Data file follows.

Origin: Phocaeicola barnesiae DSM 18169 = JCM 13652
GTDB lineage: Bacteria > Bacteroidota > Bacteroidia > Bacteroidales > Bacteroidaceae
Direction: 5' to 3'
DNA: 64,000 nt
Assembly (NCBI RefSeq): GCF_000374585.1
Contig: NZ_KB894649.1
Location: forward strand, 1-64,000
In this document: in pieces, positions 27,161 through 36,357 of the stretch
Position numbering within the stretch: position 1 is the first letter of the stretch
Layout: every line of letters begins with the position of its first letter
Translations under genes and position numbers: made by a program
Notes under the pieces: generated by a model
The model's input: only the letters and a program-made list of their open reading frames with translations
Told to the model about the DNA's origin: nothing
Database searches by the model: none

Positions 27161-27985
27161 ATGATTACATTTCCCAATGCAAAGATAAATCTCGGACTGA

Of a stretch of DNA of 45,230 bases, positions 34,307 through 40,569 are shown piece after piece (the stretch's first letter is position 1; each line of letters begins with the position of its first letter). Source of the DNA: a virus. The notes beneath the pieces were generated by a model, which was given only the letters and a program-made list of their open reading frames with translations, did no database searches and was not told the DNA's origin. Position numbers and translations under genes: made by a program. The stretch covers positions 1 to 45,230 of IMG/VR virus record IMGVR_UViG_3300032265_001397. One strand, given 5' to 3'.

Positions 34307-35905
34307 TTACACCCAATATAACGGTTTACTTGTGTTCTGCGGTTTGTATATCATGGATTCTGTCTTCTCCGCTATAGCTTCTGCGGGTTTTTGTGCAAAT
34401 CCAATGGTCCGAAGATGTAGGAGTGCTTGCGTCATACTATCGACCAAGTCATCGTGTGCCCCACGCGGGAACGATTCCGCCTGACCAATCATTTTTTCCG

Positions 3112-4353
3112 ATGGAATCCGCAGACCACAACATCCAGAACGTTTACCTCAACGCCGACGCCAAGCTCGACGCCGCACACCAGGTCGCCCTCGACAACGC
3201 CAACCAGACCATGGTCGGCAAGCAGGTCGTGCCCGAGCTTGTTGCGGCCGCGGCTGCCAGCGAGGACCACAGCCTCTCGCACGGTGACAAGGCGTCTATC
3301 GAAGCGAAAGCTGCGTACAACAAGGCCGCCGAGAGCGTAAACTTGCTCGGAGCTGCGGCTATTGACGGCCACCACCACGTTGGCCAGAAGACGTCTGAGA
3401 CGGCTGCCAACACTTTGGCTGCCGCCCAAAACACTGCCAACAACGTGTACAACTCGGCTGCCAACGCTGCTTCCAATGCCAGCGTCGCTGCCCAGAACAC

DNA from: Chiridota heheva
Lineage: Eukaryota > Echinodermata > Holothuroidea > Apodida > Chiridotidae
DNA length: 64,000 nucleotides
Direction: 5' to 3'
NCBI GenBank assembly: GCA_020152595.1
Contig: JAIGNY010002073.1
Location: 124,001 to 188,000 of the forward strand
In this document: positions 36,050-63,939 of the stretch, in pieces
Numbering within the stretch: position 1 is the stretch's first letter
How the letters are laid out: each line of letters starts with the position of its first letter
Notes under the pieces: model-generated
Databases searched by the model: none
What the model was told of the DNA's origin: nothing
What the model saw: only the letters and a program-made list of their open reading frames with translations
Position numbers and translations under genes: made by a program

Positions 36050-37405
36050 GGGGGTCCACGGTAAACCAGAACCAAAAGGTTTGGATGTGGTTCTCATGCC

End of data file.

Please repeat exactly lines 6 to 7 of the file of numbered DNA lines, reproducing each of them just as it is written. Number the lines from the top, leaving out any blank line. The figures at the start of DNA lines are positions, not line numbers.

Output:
Contig: NZ_KB894649.1
Location: forward strand, 1-64,000